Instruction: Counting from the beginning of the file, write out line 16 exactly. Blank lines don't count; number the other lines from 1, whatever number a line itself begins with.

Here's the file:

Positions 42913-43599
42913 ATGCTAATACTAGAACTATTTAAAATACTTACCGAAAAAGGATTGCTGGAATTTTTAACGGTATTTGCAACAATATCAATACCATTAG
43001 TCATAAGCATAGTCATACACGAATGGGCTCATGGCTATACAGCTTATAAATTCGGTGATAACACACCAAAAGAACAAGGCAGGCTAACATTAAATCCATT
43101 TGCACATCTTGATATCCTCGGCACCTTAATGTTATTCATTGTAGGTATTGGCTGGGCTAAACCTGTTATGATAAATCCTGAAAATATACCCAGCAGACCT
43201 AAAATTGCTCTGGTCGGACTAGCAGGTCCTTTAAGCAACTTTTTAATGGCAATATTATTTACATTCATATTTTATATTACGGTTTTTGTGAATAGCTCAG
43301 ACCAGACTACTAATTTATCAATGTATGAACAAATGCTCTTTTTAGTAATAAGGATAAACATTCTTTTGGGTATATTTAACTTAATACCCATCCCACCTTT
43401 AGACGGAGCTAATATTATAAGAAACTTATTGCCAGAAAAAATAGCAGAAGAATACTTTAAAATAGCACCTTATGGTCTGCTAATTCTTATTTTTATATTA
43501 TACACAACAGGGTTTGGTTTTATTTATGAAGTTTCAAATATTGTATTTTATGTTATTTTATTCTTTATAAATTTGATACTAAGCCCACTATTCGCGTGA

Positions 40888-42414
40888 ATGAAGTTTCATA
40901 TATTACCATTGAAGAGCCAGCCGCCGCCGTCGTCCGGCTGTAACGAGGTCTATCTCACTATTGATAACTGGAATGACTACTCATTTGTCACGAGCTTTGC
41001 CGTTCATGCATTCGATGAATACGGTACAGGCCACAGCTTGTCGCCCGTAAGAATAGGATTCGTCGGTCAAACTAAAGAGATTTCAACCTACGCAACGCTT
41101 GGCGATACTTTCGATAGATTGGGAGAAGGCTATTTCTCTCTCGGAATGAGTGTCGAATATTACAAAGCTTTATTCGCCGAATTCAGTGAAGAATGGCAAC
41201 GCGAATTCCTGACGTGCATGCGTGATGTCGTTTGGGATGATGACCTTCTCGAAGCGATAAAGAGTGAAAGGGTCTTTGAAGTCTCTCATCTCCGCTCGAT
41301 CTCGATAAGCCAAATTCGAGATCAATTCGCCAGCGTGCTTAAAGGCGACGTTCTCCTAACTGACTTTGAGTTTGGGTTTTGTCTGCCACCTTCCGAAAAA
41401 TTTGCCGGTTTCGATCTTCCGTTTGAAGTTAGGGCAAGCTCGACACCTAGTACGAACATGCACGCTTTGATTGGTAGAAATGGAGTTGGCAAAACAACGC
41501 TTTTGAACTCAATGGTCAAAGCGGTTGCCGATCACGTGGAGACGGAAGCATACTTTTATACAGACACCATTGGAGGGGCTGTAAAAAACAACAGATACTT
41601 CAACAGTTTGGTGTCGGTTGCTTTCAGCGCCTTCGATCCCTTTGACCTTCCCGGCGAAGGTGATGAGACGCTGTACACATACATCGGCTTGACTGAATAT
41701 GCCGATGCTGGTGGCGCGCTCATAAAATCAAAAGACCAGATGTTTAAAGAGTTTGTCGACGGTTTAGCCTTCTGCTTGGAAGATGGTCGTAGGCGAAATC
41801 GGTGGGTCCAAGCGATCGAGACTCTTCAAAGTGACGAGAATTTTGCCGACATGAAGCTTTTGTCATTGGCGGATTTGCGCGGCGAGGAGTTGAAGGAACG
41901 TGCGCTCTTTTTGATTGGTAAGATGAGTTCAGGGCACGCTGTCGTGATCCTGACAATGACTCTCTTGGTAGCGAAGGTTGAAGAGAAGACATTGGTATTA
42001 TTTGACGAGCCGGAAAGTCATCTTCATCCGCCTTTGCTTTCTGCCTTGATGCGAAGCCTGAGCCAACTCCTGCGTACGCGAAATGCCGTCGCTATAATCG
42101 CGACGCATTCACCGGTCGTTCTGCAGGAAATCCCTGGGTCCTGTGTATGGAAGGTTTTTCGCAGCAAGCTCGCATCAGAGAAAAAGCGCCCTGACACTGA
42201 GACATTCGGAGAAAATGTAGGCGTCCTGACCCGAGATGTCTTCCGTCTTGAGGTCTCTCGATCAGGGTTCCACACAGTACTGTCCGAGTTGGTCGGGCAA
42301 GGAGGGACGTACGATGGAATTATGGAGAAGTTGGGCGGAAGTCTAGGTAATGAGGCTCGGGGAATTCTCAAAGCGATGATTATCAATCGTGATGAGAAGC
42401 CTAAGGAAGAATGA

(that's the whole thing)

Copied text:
41401 TTTGCCGGTTTCGATCTTCCGTTTGAAGTTAGGGCAAGCTCGACACCTAGTACGAACATGCACGCTTTGATTGGTAGAAATGGAGTTGGCAAAACAACGC